In her book ‘The Soul of Money’, Lynne Twist challenges us to re-examine our relationship with money and to consider looking at it within the context of our values. She believes that by doing that we can redefine the purpose and meaning of money and create opportunities for personal transformation in our lives.
The book in a nutshell
Twist reminds us that money was invented to facilitate the sharing of goods and services but somehow our relationship with it changed. We went from seeing money as a tool we created and controlled to making it the single most controlling force in our lives.
She makes the point:
‘Money has only the power that we assign to it, and we have assigned it immense power. Humans have done and will do terrible things in the name of money. They have killed for it, enslaved other people for it, and enslaved themselves to joyless lives in pursuit of it.’
She notes that money isn’t the problem but rather how we interact with it is.
‘Money itself isn’t the problem. Money itself isn’t bad or good. Money itself doesn’t have power or not have power rather it’s our interpretation of money, our interaction with it, where the real mischief is and where we find the real opportunity for self-discovery and personal transformation.’
A core idea of the book is scarcity and how it keeps us trapped. The author believes that scarcity is at the heart of our relationship with money and is a mindset that leads to many of the problems we see. With a scarcity mindset we operate from a state of fear which compels us to keep chasing for more, or we compromise on our values in an effort to ease the discomfort we feel around money.
Twist describes what she calls the three myths of scarcity:
There’s not enough
This myth has us believing that there’s a finite amount of everything and there just isn’t enough of anything to go around. Everyone can’t be satisfied and so as a result someone will be left out.
This first myth fuels the need to not be the one that is left out. Often we will go to extraordinary lengths to make sure that that doesn’t happen. Even doing things that we know are unethical or harmful to others. It fosters a me against them mentality and we’re out to make sure that we aren’t the ones left behind.
More is better.
In a logical response to the first myth, we try to fill the space left by there not being enough, by acquiring more and more. In essence, more of anything is better than what we have. This creates a culture of competition, acquisition and accumulation that only feeds the fear of not having enough.
The problem is it keeps us constantly focused on the next thing: the next dress, the nicer car, the bigger house so much so that we forget to enjoy and express gratitude for what we already have right now.
When we buy into the promise that more is better, we can never ever have enough.
We define ourselves by financial success, external achievements and material possessions and in turn judge others in the same way. Sadly we become attached to our possessions and, in a way, start to think that what we have is who we are
That’s just the way it is.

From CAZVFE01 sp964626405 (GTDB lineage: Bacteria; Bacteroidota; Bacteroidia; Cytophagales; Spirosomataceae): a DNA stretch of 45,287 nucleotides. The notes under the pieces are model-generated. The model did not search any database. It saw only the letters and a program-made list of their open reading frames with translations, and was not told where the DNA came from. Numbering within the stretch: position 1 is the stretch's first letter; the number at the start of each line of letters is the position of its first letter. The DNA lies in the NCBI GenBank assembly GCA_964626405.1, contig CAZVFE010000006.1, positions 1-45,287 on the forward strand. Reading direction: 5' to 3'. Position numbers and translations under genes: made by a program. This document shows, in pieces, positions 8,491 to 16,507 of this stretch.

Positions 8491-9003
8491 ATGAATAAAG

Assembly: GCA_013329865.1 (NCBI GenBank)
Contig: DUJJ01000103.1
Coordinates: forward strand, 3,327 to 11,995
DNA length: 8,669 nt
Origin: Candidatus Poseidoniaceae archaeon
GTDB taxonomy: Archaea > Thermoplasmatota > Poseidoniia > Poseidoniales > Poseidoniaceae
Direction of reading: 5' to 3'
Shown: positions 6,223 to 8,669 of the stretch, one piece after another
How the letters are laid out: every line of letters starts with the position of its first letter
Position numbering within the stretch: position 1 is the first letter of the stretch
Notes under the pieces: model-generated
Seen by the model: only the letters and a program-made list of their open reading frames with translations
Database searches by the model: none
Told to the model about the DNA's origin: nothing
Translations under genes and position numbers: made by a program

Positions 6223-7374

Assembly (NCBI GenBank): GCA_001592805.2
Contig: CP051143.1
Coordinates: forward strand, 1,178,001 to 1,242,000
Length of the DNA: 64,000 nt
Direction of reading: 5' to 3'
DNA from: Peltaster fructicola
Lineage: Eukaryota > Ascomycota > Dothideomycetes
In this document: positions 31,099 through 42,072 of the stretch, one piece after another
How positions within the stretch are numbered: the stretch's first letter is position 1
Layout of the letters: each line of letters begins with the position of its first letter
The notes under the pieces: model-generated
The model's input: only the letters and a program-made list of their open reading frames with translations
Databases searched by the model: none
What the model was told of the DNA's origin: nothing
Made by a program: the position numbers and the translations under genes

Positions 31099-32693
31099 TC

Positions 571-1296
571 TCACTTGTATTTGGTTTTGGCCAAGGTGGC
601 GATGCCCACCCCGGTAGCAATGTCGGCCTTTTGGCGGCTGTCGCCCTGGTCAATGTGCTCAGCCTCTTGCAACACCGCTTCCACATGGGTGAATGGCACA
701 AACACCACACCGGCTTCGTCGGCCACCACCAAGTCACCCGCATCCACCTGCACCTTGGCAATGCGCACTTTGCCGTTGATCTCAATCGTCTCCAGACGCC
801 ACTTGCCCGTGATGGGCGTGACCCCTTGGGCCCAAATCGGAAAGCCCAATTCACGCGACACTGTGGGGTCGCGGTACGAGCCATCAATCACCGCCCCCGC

This myth keeps us trapped in and maintaining the status quo. We can’t beat the system so we join it. Yes, it’s not fair but there’s nothing we can do about it. The power of this myth is in the feeling of resignation it brings. Hopelessness and helplessness keep us toeing the line and as the author describes it, this becomes an excuse for not contributing any of our gifts or resources in making a difference in others’ lives.
So what is the solution?
As Twist puts it:
‘When you let go of trying to get more of what you don’t really need, it frees up oceans of energy to make a difference with what you have. When you make a difference with what you have, it expands.’
Sufficiency brings freedom and integrity, a life aligned with our values. We operate from a place of wholeness knowing that money and possessions don’t define us.
When we live in sufficiency we feel called to share what we have: money, time and energy. We can continue to earn, save, invest, and provide for ourselves and for our families, but our relationship with money is completely different.
Sufficiency isn’t based on how much money we have but what our relationship with that money is. It is a relationship where growth is redefined as recognition and appreciation for what we already have and not just the acquisition and accumulation of money or things.
This book is chock-full of interesting ideas and these two especially struck me:
What we appreciate appreciates.
The things that grow in our lives are the things we focus our attention on. If we take a look at what we spend our time on, they are the things that will grow in our lives.
Are our actions and where we focus our energy a true reflection of our values and those things that truly matter? Is our use of money aligned with those things or are we caught up in the lie of scarcity, driven to acquire more and more.
Money does not equal fulfilment.
‘Why do we associate money with fulfilment when evidence shows that the possession or lack of money does not translate to our level of happiness?’
In a world where so often we measure the value of others and are measured based on what we have and not who we intrinsically are, this book offered so much food for thought. Imagine a world where there was enough for everyone. Have you ever questioned your relationship with money? This book will change the way you look at money and what it means and is one of my favourite reads.